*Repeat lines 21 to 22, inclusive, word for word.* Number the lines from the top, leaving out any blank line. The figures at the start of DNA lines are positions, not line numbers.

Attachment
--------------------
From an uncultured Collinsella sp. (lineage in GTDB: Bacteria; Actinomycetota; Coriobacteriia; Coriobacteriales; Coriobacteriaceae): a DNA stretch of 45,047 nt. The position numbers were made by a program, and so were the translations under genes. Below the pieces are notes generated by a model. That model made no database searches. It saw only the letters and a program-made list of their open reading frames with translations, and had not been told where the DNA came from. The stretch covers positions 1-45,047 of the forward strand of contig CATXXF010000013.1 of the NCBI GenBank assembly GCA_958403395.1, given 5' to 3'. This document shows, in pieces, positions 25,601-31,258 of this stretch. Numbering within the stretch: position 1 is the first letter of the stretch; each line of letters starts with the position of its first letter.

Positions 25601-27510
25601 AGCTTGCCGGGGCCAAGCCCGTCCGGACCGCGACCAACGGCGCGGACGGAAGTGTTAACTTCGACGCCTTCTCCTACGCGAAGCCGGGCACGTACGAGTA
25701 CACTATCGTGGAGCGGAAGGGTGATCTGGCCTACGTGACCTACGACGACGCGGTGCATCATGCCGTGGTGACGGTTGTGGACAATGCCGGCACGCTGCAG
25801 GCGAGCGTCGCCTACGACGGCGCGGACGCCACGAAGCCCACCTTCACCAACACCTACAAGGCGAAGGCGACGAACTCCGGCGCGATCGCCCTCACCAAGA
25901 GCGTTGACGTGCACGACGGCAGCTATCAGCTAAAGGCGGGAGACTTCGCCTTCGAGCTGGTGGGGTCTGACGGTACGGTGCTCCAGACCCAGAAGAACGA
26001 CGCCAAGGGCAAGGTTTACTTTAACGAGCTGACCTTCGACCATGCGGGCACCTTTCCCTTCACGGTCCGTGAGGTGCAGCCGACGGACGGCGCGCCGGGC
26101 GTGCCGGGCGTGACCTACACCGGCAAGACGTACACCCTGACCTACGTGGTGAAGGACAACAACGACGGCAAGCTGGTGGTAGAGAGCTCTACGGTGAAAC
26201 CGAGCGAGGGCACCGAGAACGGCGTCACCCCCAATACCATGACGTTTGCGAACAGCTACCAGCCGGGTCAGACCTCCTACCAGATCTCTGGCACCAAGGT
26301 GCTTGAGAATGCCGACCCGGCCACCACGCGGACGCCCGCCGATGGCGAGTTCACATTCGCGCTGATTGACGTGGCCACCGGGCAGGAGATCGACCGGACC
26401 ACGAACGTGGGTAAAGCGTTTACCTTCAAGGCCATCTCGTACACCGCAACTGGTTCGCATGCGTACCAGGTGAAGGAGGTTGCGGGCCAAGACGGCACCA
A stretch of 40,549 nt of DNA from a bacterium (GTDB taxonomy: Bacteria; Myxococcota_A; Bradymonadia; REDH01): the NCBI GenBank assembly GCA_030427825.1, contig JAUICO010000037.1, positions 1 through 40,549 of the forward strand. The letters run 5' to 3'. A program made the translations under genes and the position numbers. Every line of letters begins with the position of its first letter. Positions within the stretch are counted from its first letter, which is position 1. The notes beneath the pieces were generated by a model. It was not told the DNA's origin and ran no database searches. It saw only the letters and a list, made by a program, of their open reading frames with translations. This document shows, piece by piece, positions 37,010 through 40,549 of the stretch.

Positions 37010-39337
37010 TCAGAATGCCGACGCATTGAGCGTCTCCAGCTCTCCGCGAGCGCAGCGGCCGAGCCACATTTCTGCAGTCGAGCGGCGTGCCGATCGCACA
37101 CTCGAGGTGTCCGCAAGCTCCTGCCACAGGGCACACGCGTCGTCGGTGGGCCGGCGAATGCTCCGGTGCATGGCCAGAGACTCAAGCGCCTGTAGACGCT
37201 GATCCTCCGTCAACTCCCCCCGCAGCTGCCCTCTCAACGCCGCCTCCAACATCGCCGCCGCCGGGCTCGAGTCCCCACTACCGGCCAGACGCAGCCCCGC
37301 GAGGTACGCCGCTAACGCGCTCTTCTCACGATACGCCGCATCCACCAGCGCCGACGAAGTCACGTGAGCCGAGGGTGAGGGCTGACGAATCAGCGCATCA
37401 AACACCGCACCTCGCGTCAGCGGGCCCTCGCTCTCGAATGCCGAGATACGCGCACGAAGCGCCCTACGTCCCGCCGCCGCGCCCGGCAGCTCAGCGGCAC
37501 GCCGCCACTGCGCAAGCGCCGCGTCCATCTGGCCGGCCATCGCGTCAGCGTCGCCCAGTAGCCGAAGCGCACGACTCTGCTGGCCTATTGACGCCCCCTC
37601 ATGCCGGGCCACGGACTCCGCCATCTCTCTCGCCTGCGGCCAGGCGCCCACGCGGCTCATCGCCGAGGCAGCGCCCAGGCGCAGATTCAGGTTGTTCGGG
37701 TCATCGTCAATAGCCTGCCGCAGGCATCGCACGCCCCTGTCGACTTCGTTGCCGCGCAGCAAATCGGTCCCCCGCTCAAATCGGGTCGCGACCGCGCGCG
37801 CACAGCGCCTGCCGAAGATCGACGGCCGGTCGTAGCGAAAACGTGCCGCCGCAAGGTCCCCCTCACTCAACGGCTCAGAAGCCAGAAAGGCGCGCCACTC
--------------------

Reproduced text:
37701 TCATCGTCAATAGCCTGCCGCAGGCATCGCACGCCCCTGTCGACTTCGTTGCCGCGCAGCAAATCGGTCCCCCGCTCAAATCGGGTCGCGACCGCGCGCG
37801 CACAGCGCCTGCCGAAGATCGACGGCCGGTCGTAGCGAAAACGTGCCGCCGCAAGGTCCCCCTCACTCAACGGCTCAGAAGCCAGAAAGGCGCGCCACTC